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Age and gender affect risk of hip replacement revision surgery | Arthritis Research UK.

Age and gender affect risk of hip replacement revision surgery

Published on 29 October 2012

People who undergo hip replacement surgery are more likely to need revision surgery if they are male and relatively young at the time of their initial operation, research suggests.

Scientists at Brigham and Women’s Hospital and Harvard Medical School looked at US Medicare data on patients who had undergone hip replacement surgery to treatosteoarthritis between July 1995 and June 1996.

Participants were then followed up for the next 12 years to see if they needed revision surgery and, if so, whether there were any obvious risk factors for doing so.

The researchers found that the rate of revision surgery was approximately two per cent of patients per year for the first 18 months, falling to one per cent per year for the remainder of the follow-up period.

Men were 23 per cent more likely to need revision surgery during that time than women.

In addition, the risk of revision surgery was higher among 65 to 75-year-olds than it was among the over-75s.

People who were aged between 65 and 75 at the time of their initial hip replacement were 47 per cent more likely to undergo revision surgery than over-75-year-olds.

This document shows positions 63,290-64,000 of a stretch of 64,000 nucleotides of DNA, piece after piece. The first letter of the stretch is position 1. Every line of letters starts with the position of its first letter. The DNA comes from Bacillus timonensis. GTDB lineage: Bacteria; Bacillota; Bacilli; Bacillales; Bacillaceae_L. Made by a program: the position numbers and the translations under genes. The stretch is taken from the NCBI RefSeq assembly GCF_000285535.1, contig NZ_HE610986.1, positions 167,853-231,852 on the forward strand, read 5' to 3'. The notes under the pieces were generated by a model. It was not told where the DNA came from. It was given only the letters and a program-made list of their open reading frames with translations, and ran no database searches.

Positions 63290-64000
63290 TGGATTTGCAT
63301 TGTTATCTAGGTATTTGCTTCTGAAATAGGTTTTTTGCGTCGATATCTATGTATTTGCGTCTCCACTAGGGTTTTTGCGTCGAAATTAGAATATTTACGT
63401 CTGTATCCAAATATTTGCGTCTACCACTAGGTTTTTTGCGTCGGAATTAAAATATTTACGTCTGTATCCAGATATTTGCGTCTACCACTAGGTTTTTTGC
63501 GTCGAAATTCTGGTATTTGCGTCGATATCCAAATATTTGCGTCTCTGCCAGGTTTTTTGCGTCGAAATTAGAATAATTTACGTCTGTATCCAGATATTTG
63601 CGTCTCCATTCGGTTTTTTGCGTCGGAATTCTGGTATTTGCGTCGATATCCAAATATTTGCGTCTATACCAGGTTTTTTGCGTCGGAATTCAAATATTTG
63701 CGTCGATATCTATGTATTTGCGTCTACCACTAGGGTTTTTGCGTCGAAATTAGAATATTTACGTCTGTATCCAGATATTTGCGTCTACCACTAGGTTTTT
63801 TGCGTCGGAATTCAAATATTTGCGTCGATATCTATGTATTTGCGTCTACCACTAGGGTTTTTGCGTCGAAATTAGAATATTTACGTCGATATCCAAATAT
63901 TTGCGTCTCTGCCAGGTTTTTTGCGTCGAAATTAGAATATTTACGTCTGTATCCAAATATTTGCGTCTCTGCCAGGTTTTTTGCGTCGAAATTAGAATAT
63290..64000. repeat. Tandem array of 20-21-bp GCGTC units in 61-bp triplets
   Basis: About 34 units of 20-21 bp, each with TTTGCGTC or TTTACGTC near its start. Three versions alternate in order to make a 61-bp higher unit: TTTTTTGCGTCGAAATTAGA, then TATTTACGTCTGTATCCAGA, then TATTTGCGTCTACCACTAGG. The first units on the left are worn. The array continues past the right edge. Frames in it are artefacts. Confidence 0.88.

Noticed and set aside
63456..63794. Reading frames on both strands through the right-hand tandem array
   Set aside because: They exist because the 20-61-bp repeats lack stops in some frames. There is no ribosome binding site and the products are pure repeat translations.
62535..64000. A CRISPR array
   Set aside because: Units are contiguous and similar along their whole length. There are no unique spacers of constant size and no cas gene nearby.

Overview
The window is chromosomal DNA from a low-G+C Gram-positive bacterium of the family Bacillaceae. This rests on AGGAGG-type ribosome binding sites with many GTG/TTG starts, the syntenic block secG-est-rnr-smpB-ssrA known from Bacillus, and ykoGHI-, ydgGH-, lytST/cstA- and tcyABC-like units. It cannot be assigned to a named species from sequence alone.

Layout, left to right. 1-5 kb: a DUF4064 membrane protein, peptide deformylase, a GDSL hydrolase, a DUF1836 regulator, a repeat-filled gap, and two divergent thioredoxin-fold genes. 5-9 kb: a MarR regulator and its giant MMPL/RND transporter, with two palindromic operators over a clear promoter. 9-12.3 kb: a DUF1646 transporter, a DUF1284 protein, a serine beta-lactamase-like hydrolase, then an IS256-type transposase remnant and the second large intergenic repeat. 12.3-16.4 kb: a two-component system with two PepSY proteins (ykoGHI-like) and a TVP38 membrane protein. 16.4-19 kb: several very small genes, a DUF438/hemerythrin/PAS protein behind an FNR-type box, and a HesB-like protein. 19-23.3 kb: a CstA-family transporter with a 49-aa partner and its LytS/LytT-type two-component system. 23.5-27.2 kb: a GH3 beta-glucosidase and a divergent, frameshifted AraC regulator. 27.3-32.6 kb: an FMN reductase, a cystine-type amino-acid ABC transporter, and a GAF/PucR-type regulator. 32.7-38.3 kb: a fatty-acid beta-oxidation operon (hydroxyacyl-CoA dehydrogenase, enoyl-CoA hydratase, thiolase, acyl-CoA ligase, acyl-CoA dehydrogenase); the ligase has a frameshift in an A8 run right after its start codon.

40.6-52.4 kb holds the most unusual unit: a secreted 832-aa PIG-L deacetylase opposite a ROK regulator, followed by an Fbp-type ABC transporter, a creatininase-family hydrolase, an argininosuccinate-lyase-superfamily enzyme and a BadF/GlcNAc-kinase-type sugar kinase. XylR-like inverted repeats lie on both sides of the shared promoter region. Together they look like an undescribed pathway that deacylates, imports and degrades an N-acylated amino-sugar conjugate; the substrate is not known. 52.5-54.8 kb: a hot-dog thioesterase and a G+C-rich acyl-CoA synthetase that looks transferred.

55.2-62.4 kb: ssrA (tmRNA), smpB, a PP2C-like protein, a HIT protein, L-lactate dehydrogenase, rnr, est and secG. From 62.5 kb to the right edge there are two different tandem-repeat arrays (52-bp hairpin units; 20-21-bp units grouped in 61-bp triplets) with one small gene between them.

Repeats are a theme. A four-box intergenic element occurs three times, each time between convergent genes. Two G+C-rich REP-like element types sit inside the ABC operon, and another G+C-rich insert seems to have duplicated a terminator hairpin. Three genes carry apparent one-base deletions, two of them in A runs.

The research also revealed that patients whose surgeon performed fewer than six hip replacements per year had a higher risk of revision surgery than those whose surgeon did more than 12 such operations per year.

Publishing their findings in the Journal of Bone & Joint Surgery, the study authors concluded: “Efforts to reduce the number of revision hip arthroplasties should be targeted at revisions occurring in the first 18 months following the index (initial) arthroplasty, when revision risk is higher, and at younger patients, who are more likely to survive long enough to require revision.”

A spokesman for Arthritis Research UK commented that revision surgery was becoming increasingly successful in recent years as new techniques, materials and prostheses were developed and refined.